Curious if any of you have experience in requiring tenants to carry fire insurance on their homes. Reason being is my Dad has a couple parks and has had two instances where TOHs have burned to the ground (no one hurt and no liability) but once the Fire Department rolls up their hoses- the tenant is no where to be found. Leaves my Dad with a clean up bill of several thousand dollars. Any ideas on how to protect against this as a park owner?
Something I came across is many insurance companies will not insure a unit older than 30 years, which limits it to newer units than 1985 currently. This would create a problem for those community owners that have even older units, or allow them.
While I understand your Dads desire to not be responsible for the cost of clean up, a far bigger issue of collateral damage needs to be addressed. From my research, most mhc are regulated by the health departments, but not the fire departments. The reason seems to be many fire departments around them are volunteer.
When a community owner places units to maximize income, those units from a satellite view look like “sardines in a can” and the heat from one burning could damage the ones around it, plus cause physical injuries. If all the units are tenant owned, and “self insured” is allowed, is the community owner liable for damages because of his placement of the units?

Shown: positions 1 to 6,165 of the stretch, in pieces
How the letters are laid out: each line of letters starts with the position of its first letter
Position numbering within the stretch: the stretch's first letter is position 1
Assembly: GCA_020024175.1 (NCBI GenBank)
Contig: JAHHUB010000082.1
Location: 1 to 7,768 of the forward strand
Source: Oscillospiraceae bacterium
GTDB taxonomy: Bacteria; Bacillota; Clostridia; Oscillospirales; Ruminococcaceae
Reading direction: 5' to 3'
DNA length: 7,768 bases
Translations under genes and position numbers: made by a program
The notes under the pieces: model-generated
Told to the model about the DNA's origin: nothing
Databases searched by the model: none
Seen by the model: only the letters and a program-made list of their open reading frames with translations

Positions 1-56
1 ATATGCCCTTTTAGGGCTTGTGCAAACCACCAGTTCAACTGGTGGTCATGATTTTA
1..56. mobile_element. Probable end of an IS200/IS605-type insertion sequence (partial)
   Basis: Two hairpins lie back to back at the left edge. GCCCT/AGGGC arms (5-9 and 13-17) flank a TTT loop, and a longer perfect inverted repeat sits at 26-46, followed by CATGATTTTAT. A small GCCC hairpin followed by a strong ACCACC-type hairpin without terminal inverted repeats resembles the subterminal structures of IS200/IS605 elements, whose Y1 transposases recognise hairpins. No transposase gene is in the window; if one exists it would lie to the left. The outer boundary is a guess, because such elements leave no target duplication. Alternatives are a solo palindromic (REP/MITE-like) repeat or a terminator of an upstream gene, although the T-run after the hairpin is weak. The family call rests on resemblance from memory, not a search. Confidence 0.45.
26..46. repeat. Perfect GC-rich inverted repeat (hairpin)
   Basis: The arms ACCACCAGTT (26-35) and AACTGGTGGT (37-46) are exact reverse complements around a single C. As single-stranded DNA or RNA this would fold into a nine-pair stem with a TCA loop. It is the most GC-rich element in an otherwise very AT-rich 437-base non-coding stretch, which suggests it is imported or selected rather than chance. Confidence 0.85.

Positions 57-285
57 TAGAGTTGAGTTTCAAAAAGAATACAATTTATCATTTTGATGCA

@KurtKelley any suggestions?
I don’t think it is an insurance question as much as it is a legal question. The insurance is used to control risk levels, nothing more.
Here’s a couple of thoughts:
- Requiring tenants to carry mobile home owners insurance not only helps protect you against fire department clean up charges, but also home removal costs and times when a tenant’s negligence creates liability for the park;
- Requiring tenants to carry mobile home owners insurance is easier to do in low cost mobile home owners states such as those in upper Midwest, NE and West US. It’s much more of a present financial burden for mobile home owners in the SE, Coastal Atlantic, and South Central US where premiums are regularly $800 and above;
- There are carries that will insure older MH’s, but they generally will only do it on a “cash value” (not replacement cost) basis; and
- I’ve yet to have one of my parks suffer an instance where one home fire resulted in multiple home fires - not that it hasn’t, it’s just quite rare. I have seen tenant home fires result in melted siding of neighbors.
Thought some of you mhc owners might find this article important for your mhc.